New Study Shows That Climate Change Is Reducing Life Expectancy Globally

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A recent study suggests that climate change may potentially shorten human lifespans by up to six months. Researchers, who examined 80 years of data, identified a link between fluctuations in rainfall and temperature and a decline in average life expectancy.

Life expectancy impacted by climate change

According to the study women and people in developing nations bear a disproportionate burden of climate change. It seeks to establish a direct correlation between life expectancy and climate change effects, a connection previously elusive despite extensive documentation of its direct and indirect impacts, such as natural disasters and respiratory illnesses.

The collaborative research effort between Shahjalal University of Science and Technology (SUST) in Bangladesh and the New School for Social Research in the United States analyzed data from 191 countries between 1940 and 2020. The study factored in variables such as average rainfall, temperature, and GDP per capita to address inter-country disparities.

Researchers developed a novel climate change index, combining rainfall and temperature data. Their study indicates that a 1°C global temperature increase (0.5°C below the Paris Agreement limit) associates with a five-month and one-week average life expectancy decrease. Additionally, a 10-point rise in the index is forecasted to reduce life expectancy by six months.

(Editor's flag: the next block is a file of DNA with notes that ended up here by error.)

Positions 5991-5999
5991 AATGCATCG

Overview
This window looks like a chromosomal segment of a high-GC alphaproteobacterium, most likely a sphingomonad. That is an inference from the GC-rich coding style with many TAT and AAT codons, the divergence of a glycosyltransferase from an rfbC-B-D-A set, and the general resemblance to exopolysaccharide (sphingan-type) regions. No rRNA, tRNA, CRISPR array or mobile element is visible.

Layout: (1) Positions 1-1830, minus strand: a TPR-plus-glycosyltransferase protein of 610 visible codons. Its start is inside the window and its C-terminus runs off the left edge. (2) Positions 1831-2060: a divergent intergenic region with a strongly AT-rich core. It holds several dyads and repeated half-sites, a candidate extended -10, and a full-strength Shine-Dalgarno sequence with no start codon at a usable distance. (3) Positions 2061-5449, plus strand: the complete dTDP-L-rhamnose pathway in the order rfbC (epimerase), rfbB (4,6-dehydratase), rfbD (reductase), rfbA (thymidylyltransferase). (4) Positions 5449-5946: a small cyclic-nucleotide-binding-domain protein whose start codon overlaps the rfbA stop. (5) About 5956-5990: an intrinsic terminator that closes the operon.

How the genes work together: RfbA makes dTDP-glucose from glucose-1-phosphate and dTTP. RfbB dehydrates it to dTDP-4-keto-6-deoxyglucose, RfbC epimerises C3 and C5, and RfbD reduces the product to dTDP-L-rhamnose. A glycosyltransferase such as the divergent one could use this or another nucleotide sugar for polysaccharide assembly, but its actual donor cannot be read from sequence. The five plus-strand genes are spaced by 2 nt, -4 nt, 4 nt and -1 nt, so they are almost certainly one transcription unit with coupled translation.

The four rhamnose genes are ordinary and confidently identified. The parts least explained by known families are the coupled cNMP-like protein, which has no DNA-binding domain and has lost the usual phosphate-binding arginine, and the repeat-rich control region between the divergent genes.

Climate change disproportionately affects women

The climate change index developed will serve as a universal tool for public understanding thus standardizing climate change discourse globally. Highlighting that climate change disproportionately affects females, reducing their life expectancy more than males, the study urges immediate global action.

 Emphasizing the need to contain temperature rise for public health, the researchers champion for prioritizing greenhouse gas emission reduction and adapting to changes in environment. Additionally, they recommend localized studies on severe weather events such as tsunamis, floods, and wildfires, which demand more than rainfall and temperature analysis alone.

Mitigating greenhouse gas emissions and adapting to climate change are crucial for minimizing associated health risks, according to the study published in PLoS Climate journal. Countries need to take swift action to contain global temperature rise and there is need for proactive initiatives to safeguard life expectancy and global population health.

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